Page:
Welded Corners
Aluminium that has become pitted over time
Aluminium that has become pitted over time


Vinyl is resistant to scratching, cracking, and denting. If scratched, the colour doesn't change since the vinyl is the same colour throughout. Vinyl is also impervious to corrosion, so great for salty environments. This corrosion resistance is also why vinyl is also used in water pipes.

Aluminum is also resistant to scratching and cracking. However, when scratched, the paint or powder coat can be removed revealing bare metal. Slightly more prone to dents. Also prone to pitting, especially in salty environments.

Aluminium window with condensation and mold
Aluminium window with condensation and mold


The superior insulation properties of vinyl frames virtually eliminate everyday condensation. Condensation on the glass is possible, but greatly reduced with double paned glass and argon filling.

During cooler weather, even double pane aluminum windows will cause condensation due to heat transfer through the window frame. This can lead to mold and unsightly water damage. Condensation on the glass is also possible, but greatly reduced with double panes and argon filling.


Vinyl windows never need to be repainted or stained because they are the same colour throughout. They are also highly resistant to dust and dirt, and are easily cleaned.

Aluminium windows need to be lubricated regularly because they contain metal on metal movements. When scratched, they may require painting to cover scratches. New and smooth finishes can be easily cleaned.

Easy to wipe down and resists scratches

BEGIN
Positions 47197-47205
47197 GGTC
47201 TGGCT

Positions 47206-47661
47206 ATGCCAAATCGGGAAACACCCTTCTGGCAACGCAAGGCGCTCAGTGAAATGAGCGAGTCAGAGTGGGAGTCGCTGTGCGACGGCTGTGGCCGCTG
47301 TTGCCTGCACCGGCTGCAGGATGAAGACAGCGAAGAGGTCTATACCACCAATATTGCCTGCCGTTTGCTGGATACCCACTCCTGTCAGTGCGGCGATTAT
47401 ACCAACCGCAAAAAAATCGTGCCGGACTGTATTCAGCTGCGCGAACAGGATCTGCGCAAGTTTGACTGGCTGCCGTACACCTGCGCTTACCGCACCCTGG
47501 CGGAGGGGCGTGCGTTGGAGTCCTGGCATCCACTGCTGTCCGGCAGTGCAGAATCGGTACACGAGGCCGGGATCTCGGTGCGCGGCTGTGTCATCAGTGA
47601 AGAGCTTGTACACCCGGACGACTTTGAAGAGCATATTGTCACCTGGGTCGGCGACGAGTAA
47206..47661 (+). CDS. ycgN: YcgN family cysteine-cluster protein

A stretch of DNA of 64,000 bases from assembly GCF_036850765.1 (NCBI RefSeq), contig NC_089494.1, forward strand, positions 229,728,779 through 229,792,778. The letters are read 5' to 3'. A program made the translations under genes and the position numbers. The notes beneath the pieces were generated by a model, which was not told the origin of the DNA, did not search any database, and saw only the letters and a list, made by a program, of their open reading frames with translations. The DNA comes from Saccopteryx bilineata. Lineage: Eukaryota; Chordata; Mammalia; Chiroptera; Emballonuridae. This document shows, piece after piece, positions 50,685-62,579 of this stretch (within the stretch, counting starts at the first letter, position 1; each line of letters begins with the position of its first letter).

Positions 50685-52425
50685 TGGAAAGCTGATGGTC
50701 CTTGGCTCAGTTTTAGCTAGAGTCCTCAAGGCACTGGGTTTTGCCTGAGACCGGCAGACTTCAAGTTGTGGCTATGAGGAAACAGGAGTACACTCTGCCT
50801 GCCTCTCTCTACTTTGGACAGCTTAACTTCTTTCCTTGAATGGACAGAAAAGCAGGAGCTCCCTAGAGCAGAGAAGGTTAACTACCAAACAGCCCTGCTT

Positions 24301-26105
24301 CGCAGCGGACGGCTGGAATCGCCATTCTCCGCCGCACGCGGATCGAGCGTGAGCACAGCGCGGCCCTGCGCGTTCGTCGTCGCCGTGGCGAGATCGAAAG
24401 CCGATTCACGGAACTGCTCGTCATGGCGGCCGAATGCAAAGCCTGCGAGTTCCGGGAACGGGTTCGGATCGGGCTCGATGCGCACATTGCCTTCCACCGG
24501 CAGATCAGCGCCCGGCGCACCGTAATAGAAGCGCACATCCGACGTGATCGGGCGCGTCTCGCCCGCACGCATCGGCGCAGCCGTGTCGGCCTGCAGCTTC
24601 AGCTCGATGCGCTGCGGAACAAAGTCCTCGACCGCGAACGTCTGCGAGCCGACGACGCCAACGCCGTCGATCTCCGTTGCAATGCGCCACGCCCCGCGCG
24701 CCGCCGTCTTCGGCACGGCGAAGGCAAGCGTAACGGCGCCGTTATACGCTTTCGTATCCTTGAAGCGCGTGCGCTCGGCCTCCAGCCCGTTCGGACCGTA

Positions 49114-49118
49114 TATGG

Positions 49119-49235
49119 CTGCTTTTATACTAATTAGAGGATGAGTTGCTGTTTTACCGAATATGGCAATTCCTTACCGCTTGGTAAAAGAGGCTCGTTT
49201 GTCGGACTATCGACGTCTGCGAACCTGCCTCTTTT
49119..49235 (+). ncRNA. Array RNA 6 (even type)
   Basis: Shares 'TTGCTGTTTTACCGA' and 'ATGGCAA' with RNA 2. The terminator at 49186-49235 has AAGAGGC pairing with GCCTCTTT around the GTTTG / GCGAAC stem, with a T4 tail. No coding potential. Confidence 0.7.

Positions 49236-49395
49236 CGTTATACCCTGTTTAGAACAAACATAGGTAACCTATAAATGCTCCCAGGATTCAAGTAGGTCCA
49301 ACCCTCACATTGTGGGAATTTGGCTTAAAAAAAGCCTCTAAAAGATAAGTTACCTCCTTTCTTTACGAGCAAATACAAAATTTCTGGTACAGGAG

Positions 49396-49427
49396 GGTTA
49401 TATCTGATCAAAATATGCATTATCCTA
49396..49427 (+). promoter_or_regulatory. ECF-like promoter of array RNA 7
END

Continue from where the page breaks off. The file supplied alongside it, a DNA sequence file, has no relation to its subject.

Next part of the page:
Easy to wipe down and resists scratches
Window Materials by Percentages. Total Units in Millions (MM).

Percentage of Total Markets

In other countries, vinyl is the most popular residential window material. In the US, over 60% of all new windows are vinyl, and that percentage is rising. Approximately 35% is shared between both wood and aluminium windows.

An independent construction consulting firm Principia states that the reason is because "common selling points for vinyl and composite windows include lower cost which can be half the cost of wood, scratch resistant, reduced warping, and eliminating the need to repaint. Although many alternative materials offer these features, pricing can be a major tiebreaker among selection criteria."

Did you know, all ThermaScreen windows come with seamlessly integrated insect screens?

Whether you prefer the NZ traditional awning style, casement style, or horizontal or vertical sliding windows that eliminate injuries to those walking outside of the home, all windows come standard with integrated (not after market, upgrade, or add-on) insect screens.


2 thoughts on “Why Vinyl?”

  1. Hi there. How does pvc go with our high UV we are exposed to here in NZ. Somewhat different than he US i would. I welcome feed back. Had a friend just deal with you and gave you top marks.

    1. New Zealand has about 40% more UV light than the northern hemisphere, so there are different and more strict requirements on vinyl products in New Zealand to ensure that they meet the E2 durability requirements in the NZ building code. The Window Association of New Zealand (WANZ) has created a set of standards for vinyl products sold in New Zealand to ensure that they meet this E2 durability requirement. All Pella vinyl windows sold throughout the world meet these requirements. More information on this topic and a document that certifies that Pella vinyl windows meet these requirements can be found here.